To ensure quality of books, editors/authors have their books go through the double blind review process so that their books will become refereed books in the field. This book is no exception. As Zhejiang University Press in China agreed to publish more of my books, I began to collect chapter proposals. All proposals were carefully reviewed by the editor in light of their suitability, the researcher’s records of similar work in the area of the proposed topics, and the best proposal for topics with multiple proposals. The goal was to assemble the best minds in CTE and adult education to contribute entries to this unique book. Upon receipt, each full entry submission was forwarded to expert external reviewers on a double-blind basis. Only submissions with strong and favorable reviews were chosen as entries for this book. As a result, this book includes more than 10 entries highlighting effective assessment and evaluation of adult learning. All entries are written by knowledgeable, distinguished scholars from many prominent research institutions. The reviewers were invited based on their sustained scholarship in this field. Therefore, I extend a huge thank you to the following reviewers/authors:
- Royce Ann Collins, Kansas State University, USA
- Lesley Farmer, California State University, Long Beach, USA
- Barbara Hinton, University of Arkansas, Fayetteville, USA
- John Hope, Auckland University, New Zealand
- Victor Hernandez, University of South Florida, USA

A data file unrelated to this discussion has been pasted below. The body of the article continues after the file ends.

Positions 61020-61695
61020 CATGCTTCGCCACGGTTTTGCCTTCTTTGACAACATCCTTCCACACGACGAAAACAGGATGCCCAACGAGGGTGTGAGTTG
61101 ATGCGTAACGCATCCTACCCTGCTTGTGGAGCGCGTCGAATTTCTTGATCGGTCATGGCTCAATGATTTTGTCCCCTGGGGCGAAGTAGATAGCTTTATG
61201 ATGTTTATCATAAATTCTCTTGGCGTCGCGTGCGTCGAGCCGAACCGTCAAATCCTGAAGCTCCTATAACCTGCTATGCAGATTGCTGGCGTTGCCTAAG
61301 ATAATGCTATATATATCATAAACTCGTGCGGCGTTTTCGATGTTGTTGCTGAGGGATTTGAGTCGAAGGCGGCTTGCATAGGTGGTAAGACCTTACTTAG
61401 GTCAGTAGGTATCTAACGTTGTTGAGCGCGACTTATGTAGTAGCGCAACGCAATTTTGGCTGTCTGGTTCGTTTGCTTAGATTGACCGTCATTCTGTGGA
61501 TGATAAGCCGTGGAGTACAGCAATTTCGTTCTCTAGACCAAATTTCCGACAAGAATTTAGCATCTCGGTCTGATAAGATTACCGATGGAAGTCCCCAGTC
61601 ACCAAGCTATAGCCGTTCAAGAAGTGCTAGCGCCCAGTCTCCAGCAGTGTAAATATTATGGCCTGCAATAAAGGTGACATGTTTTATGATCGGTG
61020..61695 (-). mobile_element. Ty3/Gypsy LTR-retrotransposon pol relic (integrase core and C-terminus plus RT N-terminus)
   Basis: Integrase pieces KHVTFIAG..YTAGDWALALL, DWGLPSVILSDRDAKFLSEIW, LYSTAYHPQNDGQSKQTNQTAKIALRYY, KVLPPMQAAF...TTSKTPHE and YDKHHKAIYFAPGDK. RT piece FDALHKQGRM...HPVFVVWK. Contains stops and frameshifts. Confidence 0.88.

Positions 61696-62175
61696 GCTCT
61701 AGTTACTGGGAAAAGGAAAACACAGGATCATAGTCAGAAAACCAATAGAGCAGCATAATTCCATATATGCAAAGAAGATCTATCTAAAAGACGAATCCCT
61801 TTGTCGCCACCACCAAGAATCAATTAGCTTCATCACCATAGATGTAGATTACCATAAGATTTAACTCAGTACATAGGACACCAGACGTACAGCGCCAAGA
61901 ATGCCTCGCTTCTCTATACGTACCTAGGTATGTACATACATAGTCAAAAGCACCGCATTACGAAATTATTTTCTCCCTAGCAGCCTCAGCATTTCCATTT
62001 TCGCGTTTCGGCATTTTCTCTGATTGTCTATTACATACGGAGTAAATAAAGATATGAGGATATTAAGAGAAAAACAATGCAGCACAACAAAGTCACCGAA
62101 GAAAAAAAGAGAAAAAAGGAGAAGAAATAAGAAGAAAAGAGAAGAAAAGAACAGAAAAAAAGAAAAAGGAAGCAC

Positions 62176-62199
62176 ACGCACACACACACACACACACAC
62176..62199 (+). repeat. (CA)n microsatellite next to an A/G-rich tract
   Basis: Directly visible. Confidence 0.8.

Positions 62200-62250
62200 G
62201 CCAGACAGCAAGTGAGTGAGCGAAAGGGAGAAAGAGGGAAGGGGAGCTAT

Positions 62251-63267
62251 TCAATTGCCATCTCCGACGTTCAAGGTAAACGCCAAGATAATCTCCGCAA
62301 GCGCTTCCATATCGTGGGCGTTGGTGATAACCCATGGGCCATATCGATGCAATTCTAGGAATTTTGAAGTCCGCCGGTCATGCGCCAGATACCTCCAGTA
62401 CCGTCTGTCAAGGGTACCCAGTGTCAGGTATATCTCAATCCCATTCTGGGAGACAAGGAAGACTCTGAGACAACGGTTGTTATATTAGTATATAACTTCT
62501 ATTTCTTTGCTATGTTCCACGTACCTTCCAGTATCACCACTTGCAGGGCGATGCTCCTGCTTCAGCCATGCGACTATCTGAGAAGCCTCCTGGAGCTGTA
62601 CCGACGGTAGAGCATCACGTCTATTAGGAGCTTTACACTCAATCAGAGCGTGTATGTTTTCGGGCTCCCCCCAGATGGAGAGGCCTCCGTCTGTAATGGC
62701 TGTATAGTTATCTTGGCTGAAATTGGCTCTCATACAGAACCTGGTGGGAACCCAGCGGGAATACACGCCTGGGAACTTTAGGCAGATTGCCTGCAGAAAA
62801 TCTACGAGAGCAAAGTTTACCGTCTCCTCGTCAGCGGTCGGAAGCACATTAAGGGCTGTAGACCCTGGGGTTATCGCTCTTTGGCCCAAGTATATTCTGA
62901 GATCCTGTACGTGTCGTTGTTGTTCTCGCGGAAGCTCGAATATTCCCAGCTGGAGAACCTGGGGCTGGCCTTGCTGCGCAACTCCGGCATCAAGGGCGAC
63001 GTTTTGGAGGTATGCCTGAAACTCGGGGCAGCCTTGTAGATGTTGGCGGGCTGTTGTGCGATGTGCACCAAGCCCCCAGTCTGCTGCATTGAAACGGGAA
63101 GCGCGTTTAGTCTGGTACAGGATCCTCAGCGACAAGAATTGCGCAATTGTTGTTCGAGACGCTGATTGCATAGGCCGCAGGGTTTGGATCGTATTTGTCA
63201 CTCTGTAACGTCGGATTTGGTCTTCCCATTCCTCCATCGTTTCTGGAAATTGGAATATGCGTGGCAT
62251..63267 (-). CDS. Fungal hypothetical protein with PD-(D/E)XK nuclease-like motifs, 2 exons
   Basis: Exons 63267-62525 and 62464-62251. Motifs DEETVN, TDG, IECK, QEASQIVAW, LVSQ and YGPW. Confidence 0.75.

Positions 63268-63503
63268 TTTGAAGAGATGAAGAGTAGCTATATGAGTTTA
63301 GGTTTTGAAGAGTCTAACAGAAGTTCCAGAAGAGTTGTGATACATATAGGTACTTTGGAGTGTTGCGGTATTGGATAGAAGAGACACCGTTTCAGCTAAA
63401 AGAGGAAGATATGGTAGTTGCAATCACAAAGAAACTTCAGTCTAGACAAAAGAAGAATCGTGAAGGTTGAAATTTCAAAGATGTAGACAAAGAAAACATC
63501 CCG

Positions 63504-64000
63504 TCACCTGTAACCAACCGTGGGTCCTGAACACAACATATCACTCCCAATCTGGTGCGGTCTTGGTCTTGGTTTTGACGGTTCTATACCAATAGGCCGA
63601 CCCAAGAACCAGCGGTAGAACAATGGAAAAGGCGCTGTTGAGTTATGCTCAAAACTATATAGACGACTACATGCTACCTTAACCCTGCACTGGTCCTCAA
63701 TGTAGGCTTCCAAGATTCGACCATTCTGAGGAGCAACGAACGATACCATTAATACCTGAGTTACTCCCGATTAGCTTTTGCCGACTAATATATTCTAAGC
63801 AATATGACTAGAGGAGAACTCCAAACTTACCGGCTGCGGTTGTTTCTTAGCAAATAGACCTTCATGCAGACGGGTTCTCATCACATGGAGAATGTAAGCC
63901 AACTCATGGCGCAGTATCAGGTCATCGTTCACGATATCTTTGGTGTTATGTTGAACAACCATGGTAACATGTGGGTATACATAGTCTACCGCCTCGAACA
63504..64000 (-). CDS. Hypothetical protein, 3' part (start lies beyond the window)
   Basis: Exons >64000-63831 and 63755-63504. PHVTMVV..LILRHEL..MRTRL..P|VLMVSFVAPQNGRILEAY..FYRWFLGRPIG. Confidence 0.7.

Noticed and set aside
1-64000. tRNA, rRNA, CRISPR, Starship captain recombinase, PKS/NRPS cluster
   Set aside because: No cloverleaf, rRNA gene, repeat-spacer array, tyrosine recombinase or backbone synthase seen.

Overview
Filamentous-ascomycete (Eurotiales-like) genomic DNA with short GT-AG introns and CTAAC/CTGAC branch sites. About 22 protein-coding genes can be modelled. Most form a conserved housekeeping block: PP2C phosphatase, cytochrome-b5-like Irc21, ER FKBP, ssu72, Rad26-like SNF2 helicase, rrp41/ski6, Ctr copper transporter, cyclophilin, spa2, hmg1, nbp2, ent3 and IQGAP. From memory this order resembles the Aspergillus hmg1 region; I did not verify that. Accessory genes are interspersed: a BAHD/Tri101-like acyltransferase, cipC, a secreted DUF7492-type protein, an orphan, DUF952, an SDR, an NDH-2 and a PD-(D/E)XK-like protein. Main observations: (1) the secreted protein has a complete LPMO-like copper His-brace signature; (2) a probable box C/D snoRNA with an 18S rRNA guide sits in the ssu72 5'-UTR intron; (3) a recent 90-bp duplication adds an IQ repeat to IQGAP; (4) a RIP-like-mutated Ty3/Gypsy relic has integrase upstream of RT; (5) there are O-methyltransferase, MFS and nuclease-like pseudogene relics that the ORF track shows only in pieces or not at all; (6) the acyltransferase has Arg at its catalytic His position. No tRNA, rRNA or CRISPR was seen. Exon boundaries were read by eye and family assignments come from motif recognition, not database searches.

- Kerry Lee, University of Auckland, New Zealand
I wish to thank my fellow authors and Zhejiang University Press, especially Dr. Mary Wu for their contribution to this book. Without their contribution, this book would not be a reality. This book is designed for the teacher-practitioner and is written from both a scholar’s and a practitioner’s perspective. Because of the rich information provided by this book, individual chapters can be selected according to readers’ specific needs and interests. Special thanks go to my family, Katie Wang, Anni Wang and Anthony Wang for their unfailing support and encouragement during the many months it took to give birth to this book. Last but not least, I thank all of our readers who have become consumers of this excellent book. This book will assist you in your educational and scholarly endeavors.
Victor C. X. Wang, Ed.D.
Associate Professor of CTE and Adult Education
California State University, Long Beach
Long Beach, California
May 28, 2009